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Recom Corp. v. Brothers

United States District Court, D. New Jersey

July 17, 2017

RECOM CORP., Petitioner,
v.
Miller Brothers, A Division of Wampole-Miller, Inc. Respondent.

          OPINION & ORDER

          HON. STANLEY R. CHESLER JUDGE.

         This matter comes before the Court on the motion for judgment on the pleadings, pursuant to Federal Rule of Civil Procedure 12, by counterclaim Respondent Recom AG. For the reasons that follow, the motion will be denied.

         This Court has previously resolved the dispute between Petitioner Recom Corp. and Respondent Miller Brothers (“Miller”). All that remains unresolved in the case is Miller's counterclaim against Recom AG, a foreign corporate affiliate of Recom Corp. Recom AG now moves for judgment on the pleadings on the counterclaim on three grounds: 1) Miller never properly served the counterclaim on Recom AG; 2) Miller has failed to establish that this Court has personal jurisdiction over Recom AG; and 3) the counterclaim fails to state any valid claim for relief.

         As to the challenge to proper service, the parties do not dispute that, on September 14, 2016, Gerard deLisser (“deLisser”), a vice-President of Miller, handed a copy of the summons to Hamlet Tunyan at a Recom booth at a convention in Las Vegas. Recom AG contends that this was not proper service because deLisser is an officer of Miller, and Rule 4(c)(2) states: “Any person who is at least 18 years old and not a party may serve a summons and complaint.” Recom AG contends that a vice-President of a party is “a party, ” within the meaning of Rule 4(c)(2). In support, Recom AG cites cases which stand for the principle - not in dispute here - that a named party may not effect service. Recom AG cites no cases in which courts have barred an employee of a named party, not him or herself a named party, from effecting service. Miller points to a sister court's decision that permitted an employee of a named party to effect service, pursuant to Rule 4(c)(2). Commodity Futures Trading Comm'n v. American Metal Exch. Corp., 693 F.Supp. 168, 186 (D.N.J. 1988). Because an employee of Miller who is not a named party served Recom AG, the service was proper, and the motion for judgment on the pleadings for improper service will be denied.

         Recom AG also moves for judgment on the pleadings on the ground that Miller has failed to establish personal jurisdiction over it in this Court. The Third Circuit has set forth these fundamental principles for a motion pursuant to Rule 12(b)(2):

A Rule 12(b)(2) motion, such as the motion made by the defendants here, is inherently a matter which requires resolution of factual issues outside the pleadings, i.e. whether in personam jurisdiction actually lies. Once the defense has been raised, then the plaintiff must sustain its burden of proof in establishing jurisdictional facts through sworn affidavits or other competent evidence. Contrary to the dissent's suggestion, therefore, at no point may a plaintiff rely on the bare pleadings alone in order to withstand a defendant's Rule 12(b)(2) motion to dismiss for lack of in personam jurisdiction. Once the motion is made, plaintiff must respond with actual proofs, not mere allegations.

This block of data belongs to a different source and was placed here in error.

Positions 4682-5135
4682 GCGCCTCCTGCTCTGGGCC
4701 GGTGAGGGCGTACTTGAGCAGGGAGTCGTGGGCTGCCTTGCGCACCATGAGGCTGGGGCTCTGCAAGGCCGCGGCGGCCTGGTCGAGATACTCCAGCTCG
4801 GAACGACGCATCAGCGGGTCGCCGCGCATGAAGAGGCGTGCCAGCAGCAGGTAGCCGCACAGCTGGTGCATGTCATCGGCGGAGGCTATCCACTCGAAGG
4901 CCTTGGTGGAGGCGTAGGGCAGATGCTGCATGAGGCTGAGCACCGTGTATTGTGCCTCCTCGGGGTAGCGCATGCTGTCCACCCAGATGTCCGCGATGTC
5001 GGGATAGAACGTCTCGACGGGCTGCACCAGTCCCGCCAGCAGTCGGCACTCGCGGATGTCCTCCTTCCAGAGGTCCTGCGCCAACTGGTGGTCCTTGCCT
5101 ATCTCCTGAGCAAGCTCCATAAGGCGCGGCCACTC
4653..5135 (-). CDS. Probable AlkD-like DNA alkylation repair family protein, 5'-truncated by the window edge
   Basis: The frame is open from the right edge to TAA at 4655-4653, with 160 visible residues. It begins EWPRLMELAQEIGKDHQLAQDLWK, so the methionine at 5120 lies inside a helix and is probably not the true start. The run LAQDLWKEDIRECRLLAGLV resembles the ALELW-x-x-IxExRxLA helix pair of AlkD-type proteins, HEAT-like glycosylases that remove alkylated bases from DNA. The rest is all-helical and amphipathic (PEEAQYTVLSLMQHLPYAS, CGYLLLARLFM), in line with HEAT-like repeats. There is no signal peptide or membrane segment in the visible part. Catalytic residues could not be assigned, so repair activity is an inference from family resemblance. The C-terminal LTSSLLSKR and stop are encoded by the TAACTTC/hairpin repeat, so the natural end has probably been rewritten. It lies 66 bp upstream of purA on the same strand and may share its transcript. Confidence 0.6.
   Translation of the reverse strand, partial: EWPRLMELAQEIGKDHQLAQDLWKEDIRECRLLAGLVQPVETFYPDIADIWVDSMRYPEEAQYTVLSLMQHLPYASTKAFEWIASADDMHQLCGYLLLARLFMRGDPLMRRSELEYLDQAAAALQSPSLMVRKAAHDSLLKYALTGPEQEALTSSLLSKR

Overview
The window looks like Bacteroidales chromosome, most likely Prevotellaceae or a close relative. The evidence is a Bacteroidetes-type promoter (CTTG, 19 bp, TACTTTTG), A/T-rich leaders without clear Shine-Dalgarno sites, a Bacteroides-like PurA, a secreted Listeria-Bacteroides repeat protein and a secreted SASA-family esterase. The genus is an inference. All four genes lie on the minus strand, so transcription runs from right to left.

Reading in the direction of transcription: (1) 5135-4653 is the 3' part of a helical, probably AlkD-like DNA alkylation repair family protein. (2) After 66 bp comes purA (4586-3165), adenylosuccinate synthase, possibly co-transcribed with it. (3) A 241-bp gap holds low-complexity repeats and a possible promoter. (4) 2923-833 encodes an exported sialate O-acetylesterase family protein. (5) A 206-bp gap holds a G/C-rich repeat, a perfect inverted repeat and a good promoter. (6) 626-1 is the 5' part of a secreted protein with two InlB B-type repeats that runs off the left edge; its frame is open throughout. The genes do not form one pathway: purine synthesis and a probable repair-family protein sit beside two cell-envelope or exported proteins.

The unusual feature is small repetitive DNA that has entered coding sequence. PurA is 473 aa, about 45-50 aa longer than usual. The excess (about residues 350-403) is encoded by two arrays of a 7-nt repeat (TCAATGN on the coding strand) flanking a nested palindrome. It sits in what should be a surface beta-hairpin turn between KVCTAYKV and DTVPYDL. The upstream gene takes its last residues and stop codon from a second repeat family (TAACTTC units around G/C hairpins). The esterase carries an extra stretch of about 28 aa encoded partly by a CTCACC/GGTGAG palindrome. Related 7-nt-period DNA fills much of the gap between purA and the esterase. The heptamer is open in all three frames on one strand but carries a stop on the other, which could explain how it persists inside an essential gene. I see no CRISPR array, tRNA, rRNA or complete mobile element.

Time Share Vacation Club v. Atlantic Resorts, Ltd., 735 F.2d 61, 66 (3d Cir. 1984). The Third Circuit has also held:

The due process clause of the fourteenth amendment of the United States Constitution limits the reach of long-arm statutes so that a court may not assert personal jurisdiction over a nonresident defendant who does not have certain minimum contacts with [the forum] such that the maintenance of the suit does not offend traditional notions of fair play and substantial justice. The nature of these contacts must be such that the defendant should be reasonably able to anticipate being haled into court in the forum state.

Provident Nat'l Bank v. California Federal Sav. & Loan Asso., 819 F.2d 434, 436-437 (3d Cir. 1987).

         Miller points to documents which show that Recom AG contracted with a Taiwanese company (Greco Dec. Ex. J) and with an Italian company (Greco Dec. Ex. Y) for the manufacture of solar modules for delivery to New Jersey. Recom AG points out, however, that the governing law provisions in these contracts specify the laws of foreign countries - not New Jersey - and that New Jersey's connection to these contracts is merely incidental. Recom AG argues that these contracts are not sufficient to support a finding that it should have been reasonably able to anticipate being haled into court in New Jersey.

         This Court finds that the factual record before it has not been sufficiently developed to allow a determination of the jurisdictional question at this time. Miller shall be allowed sixty days for limited jurisdictional discovery regarding the relationship between Recom AG and Recom Corp., as well as the direct contacts between Recom AG and the forum state in regard to this transaction. The motion to dismiss for lack of personal jurisdiction will be denied without prejudice, and may be renewed upon completion of jurisdictional discovery.

         As to the argument that the counterclaim fails to state a valid claim for relief, this Court finds it unpersuasive in this procedural context because it rests on facts outside the pleadings: “Miller Brothers made no showing in its Counterclaim that Recom AG is a related entity to Recom Corp.” (Recom AG's Br. 17.) On a Rule 12(b)(6) motion, facts need only to be pled, not shown:

In deciding a motion to dismiss, all well-pleaded allegations of the complaint must be taken as true and interpreted in the light most favorable to the plaintiffs, and all inferences must be drawn in favor of them.

Schrob v. Catterson, 948 F.2d 1402, 1408 (3d Cir. 1991). The motion to dismiss for failure to state a valid ...


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